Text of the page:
March 1813 – North Germany - Day 7
Napoleon’s defeat at Weyhausen presented him with a difficult decision.
He had won three of the four battles so far in this campaign
The Prussians had retreated to Cremlingen to make a final stand
It was a strong defensive position, but they had the river Elbe at their backs
Both armies were low on supplies and in urgent need of battle casualty replacements
It was worse for the French, who had advanced beyond their lines of supply
Both commanders had three corps available to fight
The French were stronger in cavalry, and they had the almost untouched Guard
Blucher had more infantry, and could hide them behind a long ridge
Much more important was 1st Prussian corps, who had won the battle of Weyhausen
They were marching south to join Blucher, and would arrive within 24 hours
So Napoleon must either attack and hope to crush Blucher before nightfall
Or halt at Brunswick and try to rally 3rd corps, who had lost at Weyhausen
Being Napoleon it was an easy decision – he would attack
Move 9 – end of battle
Blucher occupied two hills, where he could deploy his infantry out of sight
His artillery were on the forward slope, and could fire on the French
But he had to plug a gap between the hills and an isolated fortified farm
Napoleon was stuck with the campaign deployment of his army
To delay one day to redeploy them would allow 1st Prussian corps to arrive
The Guard were on his left flank, faced with one of the two occupied hills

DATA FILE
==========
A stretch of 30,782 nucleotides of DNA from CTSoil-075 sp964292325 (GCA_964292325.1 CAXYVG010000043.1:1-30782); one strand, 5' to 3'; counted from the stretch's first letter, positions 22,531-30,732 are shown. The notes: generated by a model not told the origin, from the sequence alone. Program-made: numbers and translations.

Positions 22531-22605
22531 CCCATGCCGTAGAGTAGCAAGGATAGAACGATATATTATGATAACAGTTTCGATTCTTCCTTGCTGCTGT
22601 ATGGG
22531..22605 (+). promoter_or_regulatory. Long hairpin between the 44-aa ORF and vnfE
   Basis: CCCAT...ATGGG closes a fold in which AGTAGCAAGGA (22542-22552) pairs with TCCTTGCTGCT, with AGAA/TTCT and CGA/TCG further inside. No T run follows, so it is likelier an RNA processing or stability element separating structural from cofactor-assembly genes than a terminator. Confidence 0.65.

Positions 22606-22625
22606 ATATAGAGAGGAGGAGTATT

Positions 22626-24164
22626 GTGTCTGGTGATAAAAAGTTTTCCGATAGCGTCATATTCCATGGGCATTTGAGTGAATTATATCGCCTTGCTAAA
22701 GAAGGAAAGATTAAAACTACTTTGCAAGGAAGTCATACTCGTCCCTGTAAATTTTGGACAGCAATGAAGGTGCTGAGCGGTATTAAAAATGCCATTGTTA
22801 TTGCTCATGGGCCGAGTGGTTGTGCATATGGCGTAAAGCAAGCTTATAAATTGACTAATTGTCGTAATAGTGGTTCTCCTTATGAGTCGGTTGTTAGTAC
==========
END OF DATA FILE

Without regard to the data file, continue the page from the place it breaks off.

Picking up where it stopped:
4th corps in the centre had a similar problem, but were much weaker than the Guard
13th corps on the right were also weak, but faced the vulnerable gap
13th corps would have to make the main attack.
To support them Napoleon established a grand battery with guns from 4th and 13th corps.
The attack went well, and the artillery broke the infantry between the hill and the farm
But Blucher brought up three reserve brigades from the town and plugged the gap
It was all down to the Guard. They were almost full strength.
One infantry brigade, and the cavalry, each had 10% casualties.
Their artillery moved into close range of the Prussian guns, but could not move them
The Prussian gunners concentrated on the approaching infantry
The infantry advanced with four brigades, two in front and two behind
The cavalry were behind the infantry and artillery
Just as they were about to attack the front right hand brigade was hit
They failed their morale and were shaken
The left hand brigade advanced up the hill
But the reserve infantry and cavalry could not get past the stalled brigade
The leading brigade was 1st Grenadiers, the only A class brigade
They faced a B class Prussian brigade
Because the Prussians were behind the crest they had to test their morale
They passed and stood to meet the French attack
Despite everything the French should have won this melee.
But the god of dice were against them
The first round of melee was a draw, 10% casualties on each side
They lost the second round, another 10% casualties and shaken
They then failed their morale, broke and ran
The stalled brigade beside them tested, and also failed, and also ran
Two brigades behind them stood their ground, but were disordered
The cavalry finally moved around the stalled infantry
They approached the artillery, suffered another 10% casualties, failed morale
The Prussian artillery poured fire at close range into the disordered mass
Napoleon ordered the Guard to retreat.
A great wargame. I always like commanding the Imperial Garde.
Even with small 8 figure brigades they look impressive advancing in column
But sometimes it is more enjoyable to lose than to win
This was a real “waterloo moment”, and for me proved the value of our rules.
It may be the end of the campaign, but what a way to end.